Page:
First, the Opportunity Scholarship Program (also known as the “voucher program”) violates the requirements of Article V, Sections 2(1) and 2(7) that public funds be spent for public purposes only. “The power of taxation shall be exercised in a just and equitable manner, for public purposes only, and shall never be surrendered, suspended, or contracted away.” N.C. Const. art. V, § 2 (1). Additionally, “[t]he General Assembly may enact laws whereby the State, any county, city or town, and any other public corporation may contract with and appropriate money to any person, association, or corporation for the accomplishment of public purposes only.” Id. § 2 (7). Second, in so doing, the spending authorized under the voucher program also violates Article I, Section 15, which states: “The people have a right to the privilege of education, and it is the duty of the State to guard and maintain that right.” Id. art. I, § 15.
In its order the trial court includes the following among the “Undisputed Material Facts”:
4. Private schools that receive scholarship funds are (1) not required to be accredited by the State Board of Education or any other state or national institution; (2) not required to employ teachers or principals who are licensed or have any particular credentials, degrees, experience, or expertise in education; (3) not subject to any requirements regarding the curriculum that they teach; (4) not required to provide a minimum amount of instructional time; and (5) not prohibited from discriminating against applicants or students on the basis of religion.See N.C. Gen.Stat. § 115C–562.1 et seq.
6. Of the 5,556 scholarship applicants, 3,804 applicants identified 446 private schools they planned to attend. Of those 446 schools, 322 are religious schools and 117 are independent schools. Of the 322 religious schools scholarship recipients planned to attend, 128 are accredited by some organization and 194 are not accredited by any organization. Of the 117 independent schools scholarship recipients planned to attend, 58 are accredited by some organization and 59 are not accredited by any organization.
The trial court then reached the following conclusions of law, among others:
3. The Court concludes from the record beyond a reasonable doubt that the [Opportunity Scholarship Program] Legislation funds private schools with taxpayer dollars as an alternative to the public school system in direct contravention of Article [I], Section[ ] 15 ... and Article V, Sections 2(1) and (7) of the North Carolina Constitution. The legislation unconstitutionally
b. appropriates public funds for education in a manner that does not accomplish a public purpose, in violation of Article V, Sections 2(1) and (7), in particular by appropriating funds to private primary and secondary schools without regard to whether these schools satisfy substantive educational standards: appropriating taxpayer funds to unaccountable schools does not accomplish a public purpose;
e. fails to “guard and maintain” the right of the people to the privilege of education in violation of Article I, Section 15 by appropriating taxpayer funds to educational institutions that are not required to meet educational standards, including curriculum and requirements that teachers and principals be certified[.]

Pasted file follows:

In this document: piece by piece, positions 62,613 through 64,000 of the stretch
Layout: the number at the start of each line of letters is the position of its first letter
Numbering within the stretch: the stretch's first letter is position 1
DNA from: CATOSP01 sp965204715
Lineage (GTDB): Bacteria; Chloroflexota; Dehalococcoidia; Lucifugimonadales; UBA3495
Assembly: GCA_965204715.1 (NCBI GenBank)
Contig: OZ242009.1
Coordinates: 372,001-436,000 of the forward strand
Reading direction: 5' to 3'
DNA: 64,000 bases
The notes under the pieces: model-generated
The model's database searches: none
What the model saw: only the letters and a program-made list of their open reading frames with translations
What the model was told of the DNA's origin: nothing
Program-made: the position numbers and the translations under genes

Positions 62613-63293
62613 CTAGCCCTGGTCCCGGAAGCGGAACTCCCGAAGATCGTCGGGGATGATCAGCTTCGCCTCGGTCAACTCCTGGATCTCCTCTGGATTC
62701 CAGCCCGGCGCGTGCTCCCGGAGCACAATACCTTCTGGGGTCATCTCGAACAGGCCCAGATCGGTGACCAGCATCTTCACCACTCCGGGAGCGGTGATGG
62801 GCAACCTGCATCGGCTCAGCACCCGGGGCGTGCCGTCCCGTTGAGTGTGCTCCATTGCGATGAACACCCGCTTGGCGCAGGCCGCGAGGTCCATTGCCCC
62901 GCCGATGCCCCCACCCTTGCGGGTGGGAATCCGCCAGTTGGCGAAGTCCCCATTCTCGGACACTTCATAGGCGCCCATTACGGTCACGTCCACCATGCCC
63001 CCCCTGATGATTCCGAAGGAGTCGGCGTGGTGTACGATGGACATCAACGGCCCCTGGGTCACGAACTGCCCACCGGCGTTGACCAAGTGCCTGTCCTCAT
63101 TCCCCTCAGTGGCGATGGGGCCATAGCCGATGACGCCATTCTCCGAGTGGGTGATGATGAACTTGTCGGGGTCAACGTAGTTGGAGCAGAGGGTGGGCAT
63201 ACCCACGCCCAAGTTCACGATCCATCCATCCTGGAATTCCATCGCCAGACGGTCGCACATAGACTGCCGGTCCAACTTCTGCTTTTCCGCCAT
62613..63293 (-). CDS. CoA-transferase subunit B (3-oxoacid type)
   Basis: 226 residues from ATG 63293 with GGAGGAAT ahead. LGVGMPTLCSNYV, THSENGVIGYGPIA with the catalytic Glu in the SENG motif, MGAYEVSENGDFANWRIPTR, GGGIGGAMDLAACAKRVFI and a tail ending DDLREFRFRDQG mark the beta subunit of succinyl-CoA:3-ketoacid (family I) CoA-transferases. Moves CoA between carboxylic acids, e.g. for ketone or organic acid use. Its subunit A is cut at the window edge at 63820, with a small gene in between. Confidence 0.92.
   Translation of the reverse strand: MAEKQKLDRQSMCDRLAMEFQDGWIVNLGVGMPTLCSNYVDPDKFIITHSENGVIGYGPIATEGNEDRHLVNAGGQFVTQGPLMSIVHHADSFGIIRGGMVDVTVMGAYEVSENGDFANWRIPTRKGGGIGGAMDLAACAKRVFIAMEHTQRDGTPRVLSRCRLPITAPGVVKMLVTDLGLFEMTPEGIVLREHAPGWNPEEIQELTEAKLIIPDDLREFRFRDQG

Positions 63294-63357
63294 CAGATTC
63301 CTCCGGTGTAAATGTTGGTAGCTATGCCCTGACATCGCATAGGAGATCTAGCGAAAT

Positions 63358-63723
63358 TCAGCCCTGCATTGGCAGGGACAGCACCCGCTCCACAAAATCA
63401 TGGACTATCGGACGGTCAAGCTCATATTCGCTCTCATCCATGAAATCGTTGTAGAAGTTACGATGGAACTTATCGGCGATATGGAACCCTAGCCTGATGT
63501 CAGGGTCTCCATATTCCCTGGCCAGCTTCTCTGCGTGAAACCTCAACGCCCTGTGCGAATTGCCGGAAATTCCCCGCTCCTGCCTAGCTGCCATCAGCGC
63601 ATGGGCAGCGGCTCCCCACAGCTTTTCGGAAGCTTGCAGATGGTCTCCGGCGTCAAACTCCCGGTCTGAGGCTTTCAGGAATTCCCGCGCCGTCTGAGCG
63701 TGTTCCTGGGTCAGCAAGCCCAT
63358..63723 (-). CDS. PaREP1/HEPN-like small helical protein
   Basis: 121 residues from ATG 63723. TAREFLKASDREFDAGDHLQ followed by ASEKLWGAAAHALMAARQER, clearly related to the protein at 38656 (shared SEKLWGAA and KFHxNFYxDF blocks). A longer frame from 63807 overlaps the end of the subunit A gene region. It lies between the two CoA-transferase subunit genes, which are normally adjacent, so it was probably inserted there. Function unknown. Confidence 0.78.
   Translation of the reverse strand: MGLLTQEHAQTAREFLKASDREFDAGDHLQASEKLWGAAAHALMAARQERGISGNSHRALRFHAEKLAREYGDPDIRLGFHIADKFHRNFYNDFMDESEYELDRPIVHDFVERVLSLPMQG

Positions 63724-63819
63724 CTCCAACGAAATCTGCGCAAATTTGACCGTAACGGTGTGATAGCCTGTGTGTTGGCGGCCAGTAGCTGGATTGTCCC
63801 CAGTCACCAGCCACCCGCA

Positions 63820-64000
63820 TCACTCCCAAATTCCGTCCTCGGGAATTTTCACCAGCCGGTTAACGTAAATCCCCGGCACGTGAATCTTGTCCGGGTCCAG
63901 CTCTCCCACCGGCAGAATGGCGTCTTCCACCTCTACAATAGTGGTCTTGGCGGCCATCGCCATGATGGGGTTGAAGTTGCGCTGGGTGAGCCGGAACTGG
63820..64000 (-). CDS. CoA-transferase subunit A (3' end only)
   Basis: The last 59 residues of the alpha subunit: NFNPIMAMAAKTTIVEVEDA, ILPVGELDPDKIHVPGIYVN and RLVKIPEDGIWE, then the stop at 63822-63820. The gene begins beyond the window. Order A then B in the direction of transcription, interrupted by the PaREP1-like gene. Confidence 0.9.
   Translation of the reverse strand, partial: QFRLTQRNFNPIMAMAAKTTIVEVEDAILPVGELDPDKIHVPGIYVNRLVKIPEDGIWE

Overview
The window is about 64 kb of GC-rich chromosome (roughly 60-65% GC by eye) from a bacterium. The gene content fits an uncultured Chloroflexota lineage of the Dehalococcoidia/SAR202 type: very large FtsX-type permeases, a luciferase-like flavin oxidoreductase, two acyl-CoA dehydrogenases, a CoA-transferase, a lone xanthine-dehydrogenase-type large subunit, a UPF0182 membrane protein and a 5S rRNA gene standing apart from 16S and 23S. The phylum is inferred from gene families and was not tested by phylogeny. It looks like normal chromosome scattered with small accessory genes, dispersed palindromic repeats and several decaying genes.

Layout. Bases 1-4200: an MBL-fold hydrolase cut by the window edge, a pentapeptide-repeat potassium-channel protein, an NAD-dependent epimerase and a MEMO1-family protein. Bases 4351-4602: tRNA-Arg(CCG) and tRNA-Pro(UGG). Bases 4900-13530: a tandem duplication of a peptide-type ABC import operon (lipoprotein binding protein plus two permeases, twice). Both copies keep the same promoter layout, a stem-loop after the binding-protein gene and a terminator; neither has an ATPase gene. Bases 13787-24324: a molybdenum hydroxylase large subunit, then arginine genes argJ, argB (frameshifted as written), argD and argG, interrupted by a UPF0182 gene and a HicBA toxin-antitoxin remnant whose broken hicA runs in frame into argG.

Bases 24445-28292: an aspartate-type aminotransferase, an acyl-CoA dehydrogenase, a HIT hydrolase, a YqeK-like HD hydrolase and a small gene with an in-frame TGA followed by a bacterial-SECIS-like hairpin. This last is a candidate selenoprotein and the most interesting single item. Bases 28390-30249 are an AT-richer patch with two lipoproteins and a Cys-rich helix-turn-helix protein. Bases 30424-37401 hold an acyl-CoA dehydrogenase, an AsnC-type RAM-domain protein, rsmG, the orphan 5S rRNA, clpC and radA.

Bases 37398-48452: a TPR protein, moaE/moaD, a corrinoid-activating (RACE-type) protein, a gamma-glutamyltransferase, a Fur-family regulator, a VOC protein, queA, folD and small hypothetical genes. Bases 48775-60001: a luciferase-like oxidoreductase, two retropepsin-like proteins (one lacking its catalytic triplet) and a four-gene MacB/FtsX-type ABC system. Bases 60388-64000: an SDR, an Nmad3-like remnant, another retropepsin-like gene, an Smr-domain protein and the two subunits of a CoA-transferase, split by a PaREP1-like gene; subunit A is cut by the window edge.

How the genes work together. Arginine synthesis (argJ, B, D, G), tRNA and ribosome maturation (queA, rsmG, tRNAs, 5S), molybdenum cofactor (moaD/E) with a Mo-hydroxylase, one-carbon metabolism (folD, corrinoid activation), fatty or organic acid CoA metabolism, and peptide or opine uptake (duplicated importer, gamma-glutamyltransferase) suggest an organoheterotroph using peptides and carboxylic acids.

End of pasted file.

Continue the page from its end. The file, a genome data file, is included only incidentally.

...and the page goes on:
4. The General Assembly fails the children of North Carolina when they are sent with taxpayer money to private schools that have no legal obligation to teach them anything.
As noted above, these facts are undisputed, and in my view, these conclusions are correct.
In Madison Cablevision, Inc. v. City of Morganton this Court articulated a two-part test for determining if a spending statute complies with the requirements of the North Carolina Constitution as found in Article V, Section 2(1), which is quoted above and known as the “public purpose” clause. 325 N.C. 634, 646, 386 S.E.2d 200, 207 (1989). As noted by the majority, while “[t]he initial responsibility for determining what is and what is not a public purpose rests with the legislature” and “its determinations are entitled to great weight,” “the ultimate responsibility for the public purpose determination rests, of course, with this Court.” Id. at 644–45, 386 S.E.2d at 206 (internal citations omitted). Further, in Stanley v. Department of Conservation and Development this Court articulated the following principle regarding public purpose expenditures: “In determining what is a public purpose the courts look not only to the ends sought to be attained but also ‘to the means to be used.’ ” 284 N.C. 15, 34, 199 S.E.2d 641, 653 (1973) (citations omitted), abrogated in part on other grounds by Madison Cablevision, 325 N.C. at 647–48, 386 S.E.2d at 208, and superseded by constitutional amendment, N.C. Const. art. V, §§ 2 (7), 9. Therefore, I conclude that the majority's assertion that “our public purpose analysis does not turn on whether the appropriation will ... ‘accomplish’ a public purpose” is contrary to our precedent. It is precisely this determination that we are called upon to undertake here. To that end, this Court has articulated “[t]wo guiding principles” for determining whether an expenditure of tax funds is for a public purpose. Madison Cablevision, 325 N.C. at 646, 386 S.E.2d at 207 (citations omitted) (involving operation of a public enterprise by a municipality). A governmental expenditure satisfies the public purpose clause if: “(1) it involves a reasonable connection with the convenience and necessity of the particular [jurisdiction], and (2) the activity benefits the public generally, as opposed to special interests or persons.” Id.